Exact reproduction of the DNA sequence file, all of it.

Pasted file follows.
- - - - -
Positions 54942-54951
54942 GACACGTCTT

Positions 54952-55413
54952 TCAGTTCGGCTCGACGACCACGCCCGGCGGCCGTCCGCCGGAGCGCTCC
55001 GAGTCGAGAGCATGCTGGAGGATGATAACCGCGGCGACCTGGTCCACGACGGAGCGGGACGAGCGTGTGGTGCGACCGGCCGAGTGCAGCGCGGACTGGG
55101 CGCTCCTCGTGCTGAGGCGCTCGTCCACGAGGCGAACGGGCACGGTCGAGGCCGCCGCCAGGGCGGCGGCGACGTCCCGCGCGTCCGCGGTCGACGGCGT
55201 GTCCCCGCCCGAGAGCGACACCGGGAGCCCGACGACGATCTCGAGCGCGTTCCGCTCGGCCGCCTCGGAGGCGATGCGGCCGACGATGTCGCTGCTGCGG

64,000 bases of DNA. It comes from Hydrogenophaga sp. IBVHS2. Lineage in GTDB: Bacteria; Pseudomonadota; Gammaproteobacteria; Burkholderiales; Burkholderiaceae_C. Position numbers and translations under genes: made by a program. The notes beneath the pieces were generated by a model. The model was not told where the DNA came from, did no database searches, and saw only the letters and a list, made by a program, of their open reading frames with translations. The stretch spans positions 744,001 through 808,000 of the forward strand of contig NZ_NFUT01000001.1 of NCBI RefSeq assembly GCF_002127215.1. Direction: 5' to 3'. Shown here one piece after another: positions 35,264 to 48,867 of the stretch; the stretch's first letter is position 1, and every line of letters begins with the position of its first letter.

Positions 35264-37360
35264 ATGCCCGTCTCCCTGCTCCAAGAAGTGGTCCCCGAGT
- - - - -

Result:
Positions 54942-54951
54942 GACACGTCTT

Positions 54952-55413
54952 TCAGTTCGGCTCGACGACCACGCCCGGCGGCCGTCCGCCGGAGCGCTCC
55001 GAGTCGAGAGCATGCTGGAGGATGATAACCGCGGCGACCTGGTCCACGACGGAGCGGGACGAGCGTGTGGTGCGACCGGCCGAGTGCAGCGCGGACTGGG
55101 CGCTCCTCGTGCTGAGGCGCTCGTCCACGAGGCGAACGGGCACGGTCGAGGCCGCCGCCAGGGCGGCGGCGACGTCCCGCGCGTCCGCGGTCGACGGCGT
55201 GTCCCCGCCCGAGAGCGACACCGGGAGCCCGACGACGATCTCGAGCGCGTTCCGCTCGGCCGCCTCGGAGGCGATGCGGCCGACGATGTCGCTGCTGCGG

64,000 bases of DNA. It comes from Hydrogenophaga sp. IBVHS2. Lineage in GTDB: Bacteria; Pseudomonadota; Gammaproteobacteria; Burkholderiales; Burkholderiaceae_C. Position numbers and translations under genes: made by a program. The notes beneath the pieces were generated by a model. The model was not told where the DNA came from, did no database searches, and saw only the letters and a list, made by a program, of their open reading frames with translations. The stretch spans positions 744,001 through 808,000 of the forward strand of contig NZ_NFUT01000001.1 of NCBI RefSeq assembly GCF_002127215.1. Direction: 5' to 3'. Shown here one piece after another: positions 35,264 to 48,867 of the stretch; the stretch's first letter is position 1, and every line of letters begins with the position of its first letter.

Positions 35264-37360
35264 ATGCCCGTCTCCCTGCTCCAAGAAGTGGTCCCCGAGT